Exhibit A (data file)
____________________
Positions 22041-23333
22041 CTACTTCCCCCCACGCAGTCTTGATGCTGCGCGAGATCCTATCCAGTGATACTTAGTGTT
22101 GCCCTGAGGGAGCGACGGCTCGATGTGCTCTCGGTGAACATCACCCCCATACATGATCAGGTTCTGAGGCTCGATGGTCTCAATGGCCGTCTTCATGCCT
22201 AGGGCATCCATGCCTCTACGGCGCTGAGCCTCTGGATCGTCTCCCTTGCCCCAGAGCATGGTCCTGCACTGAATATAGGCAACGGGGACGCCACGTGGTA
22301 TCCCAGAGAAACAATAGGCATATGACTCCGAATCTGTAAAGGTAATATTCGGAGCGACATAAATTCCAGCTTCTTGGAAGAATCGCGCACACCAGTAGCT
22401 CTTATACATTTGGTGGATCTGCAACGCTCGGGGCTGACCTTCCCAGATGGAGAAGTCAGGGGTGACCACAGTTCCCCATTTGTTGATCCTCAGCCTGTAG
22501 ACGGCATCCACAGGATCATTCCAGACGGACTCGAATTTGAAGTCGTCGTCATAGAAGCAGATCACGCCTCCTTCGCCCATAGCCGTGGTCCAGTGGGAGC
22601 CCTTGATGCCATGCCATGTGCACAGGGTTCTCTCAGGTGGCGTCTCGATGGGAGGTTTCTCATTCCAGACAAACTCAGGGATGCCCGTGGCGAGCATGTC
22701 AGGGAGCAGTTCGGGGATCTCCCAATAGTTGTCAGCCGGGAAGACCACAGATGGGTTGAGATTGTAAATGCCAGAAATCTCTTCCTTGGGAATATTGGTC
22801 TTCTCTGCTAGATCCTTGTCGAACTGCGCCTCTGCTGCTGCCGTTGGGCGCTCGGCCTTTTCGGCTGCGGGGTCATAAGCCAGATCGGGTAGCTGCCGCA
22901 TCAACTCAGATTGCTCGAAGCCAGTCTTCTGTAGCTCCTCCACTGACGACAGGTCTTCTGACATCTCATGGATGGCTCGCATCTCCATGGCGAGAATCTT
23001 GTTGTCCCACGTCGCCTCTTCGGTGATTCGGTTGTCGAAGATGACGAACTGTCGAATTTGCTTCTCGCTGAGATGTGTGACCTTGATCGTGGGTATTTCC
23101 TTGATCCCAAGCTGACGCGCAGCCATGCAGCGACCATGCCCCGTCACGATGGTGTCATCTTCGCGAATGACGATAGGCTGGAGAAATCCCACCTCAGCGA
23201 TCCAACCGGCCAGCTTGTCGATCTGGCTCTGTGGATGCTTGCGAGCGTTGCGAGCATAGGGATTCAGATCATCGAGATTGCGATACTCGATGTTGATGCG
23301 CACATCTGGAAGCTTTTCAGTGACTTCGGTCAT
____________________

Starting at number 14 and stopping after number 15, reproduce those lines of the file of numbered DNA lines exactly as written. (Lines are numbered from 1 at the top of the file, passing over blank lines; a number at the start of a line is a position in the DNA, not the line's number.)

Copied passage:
23201 TCCAACCGGCCAGCTTGTCGATCTGGCTCTGTGGATGCTTGCGAGCGTTGCGAGCATAGGGATTCAGATCATCGAGATTGCGATACTCGATGTTGATGCG
23301 CACATCTGGAAGCTTTTCAGTGACTTCGGTCAT